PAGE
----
MSNBC mixes pun, camel case for Joy Reid’s new show name

MSNBC has leveraged a pun and mixed capitalization on the name of its newest show — Joy Reid’sThe ReidOut.”

Meant to be pronounced as “the readout,” the name is obviously a play on the anchor’s last name, which marks a change how her current weekend morning show, “AM Joy,” is branded around her first name.

That said, Reid’s previous stint on MSNBC used her last name in the banner “The Reid Report” and, in some ways, sticking with a first name title could have seemed a bit too informal or casual.

MSNBC has used “camel case” — throwing in a capital “O” in the middle of the word so it is stylized “ReidOut” instead of “Reidout” (just like “NewscastStudio”).

Having that capital “O” does help out a bit with readability since the latter capitalization schema makes the word look a bit like some kind of foreign word (perhaps a French cooking term?).


In some ways, the style is reminiscent of “Erin Burnett OutFront” on CNN (why not “ErinBurnett OutFront” for consistency’s sake?).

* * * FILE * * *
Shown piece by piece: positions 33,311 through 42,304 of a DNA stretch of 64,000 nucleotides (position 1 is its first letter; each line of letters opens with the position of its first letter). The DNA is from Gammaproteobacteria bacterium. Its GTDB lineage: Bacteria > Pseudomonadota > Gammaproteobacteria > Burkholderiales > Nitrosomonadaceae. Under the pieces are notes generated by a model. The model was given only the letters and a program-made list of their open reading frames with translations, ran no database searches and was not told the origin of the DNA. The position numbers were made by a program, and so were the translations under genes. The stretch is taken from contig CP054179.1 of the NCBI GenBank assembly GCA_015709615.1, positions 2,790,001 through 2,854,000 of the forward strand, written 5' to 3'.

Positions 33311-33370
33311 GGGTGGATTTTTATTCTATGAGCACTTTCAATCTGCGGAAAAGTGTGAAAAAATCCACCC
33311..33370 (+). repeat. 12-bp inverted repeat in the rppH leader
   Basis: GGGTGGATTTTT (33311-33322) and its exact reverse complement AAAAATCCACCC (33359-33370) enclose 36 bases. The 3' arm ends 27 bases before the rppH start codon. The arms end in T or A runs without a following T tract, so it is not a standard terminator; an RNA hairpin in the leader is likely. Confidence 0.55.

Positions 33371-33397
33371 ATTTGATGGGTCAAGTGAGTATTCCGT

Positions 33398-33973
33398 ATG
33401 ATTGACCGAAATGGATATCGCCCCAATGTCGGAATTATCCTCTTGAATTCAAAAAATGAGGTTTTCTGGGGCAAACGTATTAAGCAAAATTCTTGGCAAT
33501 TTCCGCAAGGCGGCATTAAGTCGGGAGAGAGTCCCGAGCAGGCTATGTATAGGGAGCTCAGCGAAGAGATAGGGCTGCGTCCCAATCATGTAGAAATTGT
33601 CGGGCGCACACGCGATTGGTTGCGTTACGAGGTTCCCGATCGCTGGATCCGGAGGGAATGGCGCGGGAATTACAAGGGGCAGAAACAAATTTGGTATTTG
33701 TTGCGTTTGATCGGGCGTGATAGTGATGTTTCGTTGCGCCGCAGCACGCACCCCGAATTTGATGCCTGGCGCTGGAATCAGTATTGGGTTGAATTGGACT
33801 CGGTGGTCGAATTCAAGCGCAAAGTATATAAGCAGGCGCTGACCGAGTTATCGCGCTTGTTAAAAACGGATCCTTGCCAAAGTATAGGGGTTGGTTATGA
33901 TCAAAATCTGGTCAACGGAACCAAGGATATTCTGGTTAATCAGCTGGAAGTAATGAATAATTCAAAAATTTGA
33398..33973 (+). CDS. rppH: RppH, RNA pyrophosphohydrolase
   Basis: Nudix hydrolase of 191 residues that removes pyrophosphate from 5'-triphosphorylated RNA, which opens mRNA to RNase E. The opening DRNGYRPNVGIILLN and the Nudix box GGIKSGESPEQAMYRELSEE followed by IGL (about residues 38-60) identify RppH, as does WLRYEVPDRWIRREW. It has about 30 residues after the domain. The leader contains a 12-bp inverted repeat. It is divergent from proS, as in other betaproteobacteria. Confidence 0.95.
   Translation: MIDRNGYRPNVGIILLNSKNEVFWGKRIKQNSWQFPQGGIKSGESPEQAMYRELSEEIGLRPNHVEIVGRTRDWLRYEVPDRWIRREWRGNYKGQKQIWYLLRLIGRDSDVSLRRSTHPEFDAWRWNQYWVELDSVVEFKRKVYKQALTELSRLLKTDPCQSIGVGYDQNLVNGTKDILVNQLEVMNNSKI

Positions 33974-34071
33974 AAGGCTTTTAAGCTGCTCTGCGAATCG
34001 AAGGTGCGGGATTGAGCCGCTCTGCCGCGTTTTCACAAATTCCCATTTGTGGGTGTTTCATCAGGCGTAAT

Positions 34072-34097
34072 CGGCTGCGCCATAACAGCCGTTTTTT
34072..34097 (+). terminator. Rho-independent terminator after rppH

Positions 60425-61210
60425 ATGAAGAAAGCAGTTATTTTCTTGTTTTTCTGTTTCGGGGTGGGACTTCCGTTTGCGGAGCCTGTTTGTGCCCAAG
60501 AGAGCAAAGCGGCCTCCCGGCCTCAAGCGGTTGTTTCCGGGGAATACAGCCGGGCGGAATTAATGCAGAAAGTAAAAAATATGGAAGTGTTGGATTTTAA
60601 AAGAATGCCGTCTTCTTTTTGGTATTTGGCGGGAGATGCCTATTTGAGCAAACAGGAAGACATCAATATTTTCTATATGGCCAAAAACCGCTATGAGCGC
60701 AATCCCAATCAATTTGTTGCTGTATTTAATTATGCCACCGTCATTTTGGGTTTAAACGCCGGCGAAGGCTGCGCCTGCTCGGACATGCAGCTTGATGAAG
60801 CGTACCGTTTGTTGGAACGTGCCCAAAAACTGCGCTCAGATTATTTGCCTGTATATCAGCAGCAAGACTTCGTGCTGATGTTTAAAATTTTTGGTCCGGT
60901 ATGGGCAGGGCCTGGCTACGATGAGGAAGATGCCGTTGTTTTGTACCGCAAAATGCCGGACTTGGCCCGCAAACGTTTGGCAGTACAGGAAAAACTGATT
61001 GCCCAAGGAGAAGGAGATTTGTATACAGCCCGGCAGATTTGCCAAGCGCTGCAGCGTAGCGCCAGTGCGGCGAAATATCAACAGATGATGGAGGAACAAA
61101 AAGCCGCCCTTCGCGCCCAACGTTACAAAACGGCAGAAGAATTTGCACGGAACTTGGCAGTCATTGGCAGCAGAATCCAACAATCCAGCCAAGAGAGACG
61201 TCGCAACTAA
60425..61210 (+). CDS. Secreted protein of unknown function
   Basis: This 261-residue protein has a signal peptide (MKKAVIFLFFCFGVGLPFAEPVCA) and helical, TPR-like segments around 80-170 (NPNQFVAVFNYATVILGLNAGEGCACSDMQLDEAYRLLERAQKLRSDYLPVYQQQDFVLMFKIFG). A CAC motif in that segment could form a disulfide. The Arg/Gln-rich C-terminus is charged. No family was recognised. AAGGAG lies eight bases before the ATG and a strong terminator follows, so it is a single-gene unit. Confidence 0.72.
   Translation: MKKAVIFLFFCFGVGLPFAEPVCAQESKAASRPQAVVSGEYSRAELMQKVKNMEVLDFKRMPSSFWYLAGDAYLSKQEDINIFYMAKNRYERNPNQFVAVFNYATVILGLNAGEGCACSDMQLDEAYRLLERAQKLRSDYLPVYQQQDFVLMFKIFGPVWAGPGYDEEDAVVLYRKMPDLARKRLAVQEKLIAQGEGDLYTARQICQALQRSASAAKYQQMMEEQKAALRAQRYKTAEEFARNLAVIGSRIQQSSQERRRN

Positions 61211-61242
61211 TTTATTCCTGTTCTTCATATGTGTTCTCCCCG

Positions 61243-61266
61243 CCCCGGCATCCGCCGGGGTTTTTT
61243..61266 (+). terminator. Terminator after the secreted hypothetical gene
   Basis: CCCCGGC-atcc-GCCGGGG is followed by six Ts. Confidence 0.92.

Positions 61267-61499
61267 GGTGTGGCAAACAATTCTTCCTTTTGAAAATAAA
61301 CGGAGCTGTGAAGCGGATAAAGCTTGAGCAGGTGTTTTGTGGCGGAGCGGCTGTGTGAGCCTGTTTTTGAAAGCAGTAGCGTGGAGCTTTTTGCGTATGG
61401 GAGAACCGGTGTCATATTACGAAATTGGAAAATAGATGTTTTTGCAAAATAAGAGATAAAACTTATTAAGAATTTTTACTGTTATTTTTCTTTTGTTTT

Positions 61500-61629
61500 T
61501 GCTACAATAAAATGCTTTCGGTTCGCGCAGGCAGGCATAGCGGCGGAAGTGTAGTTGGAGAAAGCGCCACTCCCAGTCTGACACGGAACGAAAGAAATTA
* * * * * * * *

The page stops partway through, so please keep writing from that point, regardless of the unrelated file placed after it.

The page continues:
In some ways, the use of odd capitalization often opens the door for confusion over how it should be typed when the shows get written about and invariably variations start cropping up.

NBC also has a penchant for insisting, at least internally, that brands such as “Today” and “NBC News Now” should always been written in all caps, but most news outlets don’t run them that way.

NBCUniversal also changed the spelling of its networks “SciFi” and “Clue” to “SyFy” and “Cloo,” respectively, to make the names trademarkable. 

“Readout” is also one of those tricky instances that can be either one or two words.

In general, if you’re referring to a noun — such as an LED readout or the procedure which something is “read out,” the single word format is used.

Most other instances, such as “he read out the names of the new students” use two words.

In many ways, it’s sort of like “rundown” being one word when referring to how a newscast is stacked while if you’re tired from having to float and shuffle your rundown all evening, you’re “run down.”